Mr. Michael C. Willett, County Administrator, stated that the County will have to make radical changes in how the waste stream, within the County, is being controlled and monitored, because one of the conditions of the bond issue, which was passed, requires that there be a backup mechanism for assessments. He also noted that it had been recommended to consider the assessments as a method of insuring that the people will pay for the disposal costs.
It was noted that Ms. Bartlett is setting up a Hauler's Committee to get the commercial hauler's input and cooperation in establishing methods to better control the waste stream, within the County.
At this time, the Commissioners thanked the employees of the Public Works Department for taking the time to come to the meeting and give their presentation.
Mr. Glenn Timmons, Personnel Director, and Mr. Dennis Dorsey, Assistant Personnel Director, appeared before the Board to give insight into the role of the Personnel Department, the methodology, and the areas needing attention.
Mr. Timmons stated that the Personnel Department interviews applicants, screens and ranks them, then forwards the applications to the proper departments. He also stated that every clerical and secretarial applicant receives a typing test, and a shorthand test, when applicable.
Mr. Timmons informed the Board that each new employee is given a copy of the Lake County Personnel Rules and Regulations.
Mr. Timmons noted that the County now has a very good insurance program, and has had very few accidents involving Worker's Compensation. He stated that the average processing of insurance claims is 22.5 claims daily.
Mr. Timmons stated that he feels that the major role of the Personnel Department is in assisting others; such as, assisting management and supervisors in recruiting, developing and utilizing human resources, employee relations, and ensuring that employees are treated fairly.
Mr. Timmons noted that the average cost of training an employee, depending upon the job, is approximately $1,500-$2,000, a year.
Mr. Timmons informed the Board that the Personnel Department's advertising budget is approximately $9,000 which includes the advertising of positions around the County, some of which are advertised nationally.
Mr. Timmons stated that his department assists management in disciplinary action and is also responsible for handling employee grievances. He noted that the Florida Statutes and Equal Opportunity Regulations make it clear that employees in the County, City, or State have a vested interest in their job, hence, the Personnel Department has four steps of disciplinary action to use as a guide, which includes a verbal reprimand, written reprimand, suspension, and then termination.
Mr. Timmons informed the Board that the Grievance Committee is made up of a citizen member, a county supervisor, and a county employee, which consists of a procedure for employees to have their concerns heard. There has only been one grievance which has gone before the Committee in approximately two or three years.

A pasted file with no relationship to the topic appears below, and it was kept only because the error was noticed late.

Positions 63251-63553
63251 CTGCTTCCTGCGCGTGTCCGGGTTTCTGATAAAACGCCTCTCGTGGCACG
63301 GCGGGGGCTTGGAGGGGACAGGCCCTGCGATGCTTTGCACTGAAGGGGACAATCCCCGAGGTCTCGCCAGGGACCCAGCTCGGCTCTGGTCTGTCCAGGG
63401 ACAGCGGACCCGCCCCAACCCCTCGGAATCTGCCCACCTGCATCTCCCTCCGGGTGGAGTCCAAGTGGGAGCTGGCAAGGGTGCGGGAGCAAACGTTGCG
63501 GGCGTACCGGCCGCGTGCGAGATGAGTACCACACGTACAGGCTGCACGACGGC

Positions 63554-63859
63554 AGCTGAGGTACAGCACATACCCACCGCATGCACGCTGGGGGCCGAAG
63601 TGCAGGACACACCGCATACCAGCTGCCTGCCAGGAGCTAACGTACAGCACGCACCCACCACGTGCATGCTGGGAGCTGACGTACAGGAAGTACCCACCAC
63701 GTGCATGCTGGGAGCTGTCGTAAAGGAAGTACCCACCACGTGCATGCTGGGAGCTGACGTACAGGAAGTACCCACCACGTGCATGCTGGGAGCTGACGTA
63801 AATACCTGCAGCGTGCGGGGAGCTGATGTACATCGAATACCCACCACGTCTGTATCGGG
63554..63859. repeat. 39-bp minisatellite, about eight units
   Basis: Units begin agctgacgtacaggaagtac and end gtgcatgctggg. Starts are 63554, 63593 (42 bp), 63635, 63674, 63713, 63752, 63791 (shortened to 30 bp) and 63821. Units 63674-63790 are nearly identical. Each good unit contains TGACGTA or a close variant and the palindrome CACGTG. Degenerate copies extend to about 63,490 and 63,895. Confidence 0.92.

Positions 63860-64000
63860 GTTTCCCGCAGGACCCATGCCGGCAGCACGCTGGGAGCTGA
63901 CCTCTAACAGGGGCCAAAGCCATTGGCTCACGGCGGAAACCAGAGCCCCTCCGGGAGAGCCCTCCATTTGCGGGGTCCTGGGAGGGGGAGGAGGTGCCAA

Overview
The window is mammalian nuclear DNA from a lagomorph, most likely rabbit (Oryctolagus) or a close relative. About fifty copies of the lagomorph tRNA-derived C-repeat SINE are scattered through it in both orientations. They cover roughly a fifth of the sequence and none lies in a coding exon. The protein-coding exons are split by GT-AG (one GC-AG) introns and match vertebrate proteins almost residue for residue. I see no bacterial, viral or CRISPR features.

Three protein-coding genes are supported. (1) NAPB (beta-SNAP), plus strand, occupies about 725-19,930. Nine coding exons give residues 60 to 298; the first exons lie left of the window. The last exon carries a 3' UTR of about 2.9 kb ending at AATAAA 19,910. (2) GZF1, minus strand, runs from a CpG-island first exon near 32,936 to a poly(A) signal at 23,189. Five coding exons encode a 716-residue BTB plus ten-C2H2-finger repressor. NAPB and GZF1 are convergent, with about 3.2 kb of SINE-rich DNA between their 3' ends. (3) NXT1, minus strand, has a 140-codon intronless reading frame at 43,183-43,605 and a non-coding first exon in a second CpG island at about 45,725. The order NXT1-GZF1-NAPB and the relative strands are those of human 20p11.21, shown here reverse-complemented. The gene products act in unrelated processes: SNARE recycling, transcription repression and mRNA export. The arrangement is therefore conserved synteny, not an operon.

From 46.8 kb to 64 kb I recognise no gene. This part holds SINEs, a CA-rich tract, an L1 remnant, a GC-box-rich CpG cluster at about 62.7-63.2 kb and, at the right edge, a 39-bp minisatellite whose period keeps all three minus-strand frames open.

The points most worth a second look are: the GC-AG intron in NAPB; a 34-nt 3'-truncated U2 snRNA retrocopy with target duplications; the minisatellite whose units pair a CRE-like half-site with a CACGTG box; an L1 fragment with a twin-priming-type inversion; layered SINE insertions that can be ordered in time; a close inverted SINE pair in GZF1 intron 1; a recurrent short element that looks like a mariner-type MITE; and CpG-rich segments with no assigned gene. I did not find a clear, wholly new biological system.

Mr. Timmons stated that classification and pay status is surveyed yearly, which is compared with surrounding counties and cities. At the present time, Lake County is rated in the middle, compared with surrounding counties.
Mr. Timmons noted that Lake County's benefits are excellent compared with other counties, because of a valuable major medical as policy and the recently obtained dental plan and prescription card plan.
Commr. Bakich requested Mr. Timmons to prepare a comparison showing the variance between surrounding counties, regarding salaries for the planning and engineering positions.
Mr. Timmons reviewed the exit interview process with the Board, which enables management to better know the reasons for employees leaving the County.
Mr. Timmons briefly discussed the possibility of establishing a union avoidance committee, because he does not feel that a union is needed in Lake County.
Mr. Timmons stated that his department is in the process of developing an employee newsletter, for suggestions by employees and management, and informational purposes.
Mr. Timmons reviewed the past achievements which his department has attained, such as, Personnel Rules, Pay and Classification Plan, Improved Benefits, Sexual Harrassment Policy, Exit Interviews, and the Employee Survey. He also noted that some of the improvements which need to be attained, such as, people relations on the part of supervisors, training for administrative abilities, training for service to the public, and minority hiring.
At this time the Board thanked Mr. Timmons and Mr. Dorsey for their presentation.
Ms. Mary McMahon, Library Coordinator, distributed to the Board the Lake County Library System Newsletter, bookmarks, and various library items.
Ms. McMahon outlined the establishment of the Library system, which is governed by Florida Statute 257, and which states that there must be a single administrative head, an operating budget of at least $20,000, and must give free library services to all permanent county residents. She stated that, in 1982, the Board of County Commissioners passed Ordinance 1982-18, which set up the library system for the free circulation of library materials, to the residents of Lake County, with the stipulation that all of the local libraries maintain their local autonomy. This ordinance also set up the Lake County Library Board, which studies and makes recommendations to the Board of County Commissioners regarding library service within the county, and determines the allocation of monies into the system. In addition, this ordinance appoints a coordinator, and has no power to levy or borrow money.